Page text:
Microsoft offers proposal for faster web and mobile apps

Everyone would like to have faster and better access to the Internet, that is something we can all agree on. However, there will always be limitations to those kinds of efforts. Today, Microsoft announced that it has offered a new proposal to the Internet Engineering Task Force (IETF) that it claims will offer better performance on the web while also improving access to the Internet via mobile devices.

In a new post on its Interoperability @ Microsoft blog, the company announced the basics for its proposal, which it calls "HTTP Speed+Mobility". The document is supposed to work with what the IETF is developing for HTTP 2.0, the next generation of specifications for Internet web access.

The blog post states that Microsoft's HTTP Speed+Mobility ideas will not only speed up web access but also provide faster and and more reliable access for apps that run on mobile-based products. It states:

This approach includes keeping people and their apps in control of network access. Specifically, the client remains in control over the content that it receives from the web. This extends a key attribute of the existing HTTP protocol that has served the Web well. The app or browser is in the best position to assess what the user is currently doing and what data is already locally available. This approach enables apps and browsers to innovate more freely, delivering the most relevant content to the user based on the user’s actual needs.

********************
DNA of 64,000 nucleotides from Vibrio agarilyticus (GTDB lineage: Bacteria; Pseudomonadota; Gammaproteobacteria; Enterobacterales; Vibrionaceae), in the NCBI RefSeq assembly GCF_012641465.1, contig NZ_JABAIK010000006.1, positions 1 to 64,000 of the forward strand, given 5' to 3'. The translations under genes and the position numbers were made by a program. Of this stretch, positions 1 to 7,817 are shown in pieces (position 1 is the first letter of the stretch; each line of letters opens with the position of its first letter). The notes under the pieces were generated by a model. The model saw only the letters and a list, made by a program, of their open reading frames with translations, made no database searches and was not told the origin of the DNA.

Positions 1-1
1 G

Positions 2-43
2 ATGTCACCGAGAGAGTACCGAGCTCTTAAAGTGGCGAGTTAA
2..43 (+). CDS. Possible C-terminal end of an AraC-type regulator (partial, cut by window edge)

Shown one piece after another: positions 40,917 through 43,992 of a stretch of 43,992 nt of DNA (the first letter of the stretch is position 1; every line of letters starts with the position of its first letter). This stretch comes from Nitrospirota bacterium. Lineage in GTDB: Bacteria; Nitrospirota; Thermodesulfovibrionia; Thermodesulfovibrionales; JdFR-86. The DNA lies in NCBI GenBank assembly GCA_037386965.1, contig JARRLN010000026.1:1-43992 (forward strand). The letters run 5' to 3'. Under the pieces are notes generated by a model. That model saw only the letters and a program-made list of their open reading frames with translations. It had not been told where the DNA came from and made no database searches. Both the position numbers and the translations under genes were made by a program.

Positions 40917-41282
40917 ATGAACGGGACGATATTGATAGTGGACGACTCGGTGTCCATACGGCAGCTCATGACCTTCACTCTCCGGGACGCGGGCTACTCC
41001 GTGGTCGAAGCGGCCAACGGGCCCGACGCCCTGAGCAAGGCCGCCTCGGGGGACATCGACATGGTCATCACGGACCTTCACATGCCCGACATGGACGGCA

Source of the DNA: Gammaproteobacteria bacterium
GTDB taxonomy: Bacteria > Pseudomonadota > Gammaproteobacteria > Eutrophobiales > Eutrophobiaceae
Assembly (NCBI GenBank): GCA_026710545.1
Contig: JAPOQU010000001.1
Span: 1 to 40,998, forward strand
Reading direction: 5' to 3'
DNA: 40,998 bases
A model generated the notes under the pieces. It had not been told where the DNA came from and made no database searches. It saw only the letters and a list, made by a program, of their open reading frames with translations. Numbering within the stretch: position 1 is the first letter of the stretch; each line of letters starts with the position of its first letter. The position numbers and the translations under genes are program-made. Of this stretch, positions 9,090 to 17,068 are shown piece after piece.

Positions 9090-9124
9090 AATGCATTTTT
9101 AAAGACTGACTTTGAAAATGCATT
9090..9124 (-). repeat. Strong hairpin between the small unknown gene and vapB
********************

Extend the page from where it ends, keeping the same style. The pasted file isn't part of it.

The blog post adds that HTTP Speed+Mobility takes the work that Google has done for its own separate HTTP 2.0 proposal called Google SPDY but adds support for mobile apps to the discussion; the IETF is meeting later this week to consider the new proposals for HTTP 2.0.

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3 Comments

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This looks good as long as the specification is clear and they're willing to accept changes made by the IETF and implement them correctly.

I'm sure Google and other major internet companies will also submit some proposals for this.

Argote said,

I'm sure Google ... will also submit some proposals for this.

Why's that? Google don't like submitting proposals, they just like making their own thing. Just look at SPDY & Dart. instead of working with standard bodies to improve the next version of HTTP and ECMAScript like Microsoft and Apple do, Google just do it alone. Makes you wonder why eh?